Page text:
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250-million-year-old fossil seen anew with modern technology

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250-million-year-old fossil seen anew with modern technology
Recreation of the skull of the Gordonia traquari from CT scans of its fossil. Credit: Zoological Journal of the Linnean Society (2024). DOI: 10.1093/zoolinnean/zlae065

Details of an ancient cousin of modern-day mammals are being revealed for the first time. Hi-tech scanning of an ancient fossil, which was captured in sandstone around 252–254 million years ago, is giving experts valuable insight into the animal’s anatomy and evolution.

The study, published in the Zoological Journal of the Linnean Society, was carried out in collaboration with the North Carolina Museum of Natural Sciences, the University of Birmingham, and the Hunterian Museum.

The pig-like, tusked animal, which belonged to a species called Gordonia traquairi, lived in a time before the dinosaurs, when Earth was comprised of a single land mass known as Pangea.

It is from an extinct group of species known as dicynodonts, which are characterized by their squat bodies, beak and tusks.

These creatures lived relatively soon before the worst mass extinction event in history, the Great Dying, which occurred about 252 million years ago and eliminated much of life on Earth.

The specimen, known as the Elgin Marvel, is among the best preserved of a series of fossils collected close to Elgin in the north-east of Scotland. These are collectively called the Elgin Reptiles, even though some of them, such as Gordonia, are more closely related to mammals.

A team of experts led by the University of Edinburgh carried out micro-CT scans—high resolution, 3D imaging—of a cavity formed by the animal in a sandstone rock, before its bones degraded.

Their scans offer a three-dimensional representation of the anatomy of the skull, including details of the brain.

These insights can aid understanding of the animal’s likely behaviors and the biology underlying them, offering clues on the evolution of this and other species.

The animal shares many physical characteristics with similar fossils found in China, indicating that the dicynodonts were diversifying across the globe shortly before the cataclysmic Great Dying.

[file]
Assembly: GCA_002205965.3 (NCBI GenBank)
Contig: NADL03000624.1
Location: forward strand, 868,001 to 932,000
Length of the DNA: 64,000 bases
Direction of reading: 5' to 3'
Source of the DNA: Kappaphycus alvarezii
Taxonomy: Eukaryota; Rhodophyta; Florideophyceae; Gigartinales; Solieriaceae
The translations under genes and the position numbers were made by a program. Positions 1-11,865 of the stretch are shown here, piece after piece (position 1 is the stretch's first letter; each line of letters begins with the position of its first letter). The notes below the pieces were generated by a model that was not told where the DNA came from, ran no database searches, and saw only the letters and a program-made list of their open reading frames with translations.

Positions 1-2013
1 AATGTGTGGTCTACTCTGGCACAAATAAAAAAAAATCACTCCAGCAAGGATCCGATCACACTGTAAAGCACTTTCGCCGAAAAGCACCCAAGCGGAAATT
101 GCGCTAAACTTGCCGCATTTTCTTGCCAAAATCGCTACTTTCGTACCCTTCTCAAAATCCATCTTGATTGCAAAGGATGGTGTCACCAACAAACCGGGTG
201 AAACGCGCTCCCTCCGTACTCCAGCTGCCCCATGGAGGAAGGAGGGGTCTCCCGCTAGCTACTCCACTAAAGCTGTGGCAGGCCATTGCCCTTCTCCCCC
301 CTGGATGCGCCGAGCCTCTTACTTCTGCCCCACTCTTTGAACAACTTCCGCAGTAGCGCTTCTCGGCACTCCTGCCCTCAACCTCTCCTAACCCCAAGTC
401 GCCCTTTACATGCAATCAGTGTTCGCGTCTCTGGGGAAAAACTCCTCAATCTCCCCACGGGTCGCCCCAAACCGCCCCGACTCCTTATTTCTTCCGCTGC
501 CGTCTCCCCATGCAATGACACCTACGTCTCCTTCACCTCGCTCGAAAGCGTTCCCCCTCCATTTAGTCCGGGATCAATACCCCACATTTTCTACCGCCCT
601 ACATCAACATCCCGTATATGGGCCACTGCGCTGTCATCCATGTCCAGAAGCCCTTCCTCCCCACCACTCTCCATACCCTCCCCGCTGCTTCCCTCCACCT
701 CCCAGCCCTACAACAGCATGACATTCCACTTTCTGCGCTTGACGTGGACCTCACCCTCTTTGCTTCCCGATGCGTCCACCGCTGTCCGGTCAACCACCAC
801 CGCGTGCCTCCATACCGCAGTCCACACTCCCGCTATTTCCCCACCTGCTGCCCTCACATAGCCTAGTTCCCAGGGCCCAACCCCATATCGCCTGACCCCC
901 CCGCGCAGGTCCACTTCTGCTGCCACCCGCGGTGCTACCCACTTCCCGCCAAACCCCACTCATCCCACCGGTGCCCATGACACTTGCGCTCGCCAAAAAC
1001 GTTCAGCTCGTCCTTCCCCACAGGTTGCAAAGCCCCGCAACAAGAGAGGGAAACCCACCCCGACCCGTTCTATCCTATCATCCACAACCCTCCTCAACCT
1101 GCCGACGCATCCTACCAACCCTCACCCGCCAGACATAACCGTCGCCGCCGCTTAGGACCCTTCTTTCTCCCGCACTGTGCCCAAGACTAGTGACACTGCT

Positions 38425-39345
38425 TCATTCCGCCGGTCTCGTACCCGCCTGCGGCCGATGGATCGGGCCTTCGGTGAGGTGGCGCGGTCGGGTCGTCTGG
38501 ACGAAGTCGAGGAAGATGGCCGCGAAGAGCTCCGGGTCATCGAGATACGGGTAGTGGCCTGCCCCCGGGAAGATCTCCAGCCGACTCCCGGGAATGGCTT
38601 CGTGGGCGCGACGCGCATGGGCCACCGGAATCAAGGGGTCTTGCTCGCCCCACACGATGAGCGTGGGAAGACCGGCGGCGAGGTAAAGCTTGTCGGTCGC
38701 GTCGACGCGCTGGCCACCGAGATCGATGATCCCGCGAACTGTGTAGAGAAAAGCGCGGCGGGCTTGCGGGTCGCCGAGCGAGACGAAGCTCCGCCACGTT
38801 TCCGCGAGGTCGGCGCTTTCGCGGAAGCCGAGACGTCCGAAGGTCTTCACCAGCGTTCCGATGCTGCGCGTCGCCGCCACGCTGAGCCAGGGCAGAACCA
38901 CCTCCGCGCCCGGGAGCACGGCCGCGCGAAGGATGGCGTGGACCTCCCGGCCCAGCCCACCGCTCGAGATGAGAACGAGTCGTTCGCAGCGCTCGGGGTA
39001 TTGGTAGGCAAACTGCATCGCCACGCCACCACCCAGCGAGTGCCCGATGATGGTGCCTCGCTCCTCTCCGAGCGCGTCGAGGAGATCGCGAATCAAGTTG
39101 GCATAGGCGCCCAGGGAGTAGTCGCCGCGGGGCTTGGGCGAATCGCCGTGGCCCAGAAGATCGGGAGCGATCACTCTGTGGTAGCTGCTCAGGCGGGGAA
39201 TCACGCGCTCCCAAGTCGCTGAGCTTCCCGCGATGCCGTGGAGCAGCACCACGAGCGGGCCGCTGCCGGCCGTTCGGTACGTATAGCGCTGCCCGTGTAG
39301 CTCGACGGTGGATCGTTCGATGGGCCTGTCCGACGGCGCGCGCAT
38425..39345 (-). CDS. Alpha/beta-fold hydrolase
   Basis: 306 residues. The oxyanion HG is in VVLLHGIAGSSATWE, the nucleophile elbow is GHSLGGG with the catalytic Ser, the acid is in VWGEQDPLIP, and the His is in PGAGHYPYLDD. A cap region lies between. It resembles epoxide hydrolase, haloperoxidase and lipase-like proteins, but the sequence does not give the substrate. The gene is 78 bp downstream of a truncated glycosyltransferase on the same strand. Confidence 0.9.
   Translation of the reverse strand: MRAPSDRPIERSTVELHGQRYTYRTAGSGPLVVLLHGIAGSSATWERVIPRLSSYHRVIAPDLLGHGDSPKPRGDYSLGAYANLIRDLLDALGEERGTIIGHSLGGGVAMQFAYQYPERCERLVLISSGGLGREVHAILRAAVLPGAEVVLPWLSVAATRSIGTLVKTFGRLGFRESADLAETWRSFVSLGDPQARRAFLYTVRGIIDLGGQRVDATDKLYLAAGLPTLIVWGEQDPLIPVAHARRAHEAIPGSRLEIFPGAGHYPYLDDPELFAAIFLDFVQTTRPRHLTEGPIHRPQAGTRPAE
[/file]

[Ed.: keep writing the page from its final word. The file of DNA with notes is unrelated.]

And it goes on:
The Elgin Reptiles represent the only known example of this type of fossil in Western Europe.

Researchers hope that the increasing use of micro-CT scanning as a tool to examine fossils in detail, in combination with a trend towards open sharing of data, will offer opportunities to add to the body of knowledge in the discipline.

“The Elgin Marvel is a fascinating fossil of an ancient mammal relative that is among the best preserved of the world-renowned Elgin Reptiles,” says Hady George, former masters in paleontology and geobiology research student, School of GeoSciences, currently of the University of Bristol.

“These famous fossils were mostly found over a century ago, and it’s only now that new technologies are allowing us to final reveal them in detail, and glean valuable insights into their skull and brain anatomy as well as their genealogy,”

“As hard as it is to imagine, around 250 million years ago Scotland was a desert covered in , and primitive cousins of mammals such as Gordonia had dominion in this world. By studying them, we can learn about some of the earliest phases of our own evolution,” says Professor Steve Brusatte, professor of paleontology and evolution, School of GeoSciences.

More information:
Hady George et al, Micro-CT data reveal new information on the craniomandibular and neuroanatomy of the dicynodont Gordonia (Therapsida: Anomodontia) from the late Permian of Scotland, Zoological Journal of the Linnean Society (2024). DOI: 10.1093/zoolinnean/zlae065

250-million-year-old fossil seen anew with modern technology (2024, June 18)
retrieved 18 June 2024

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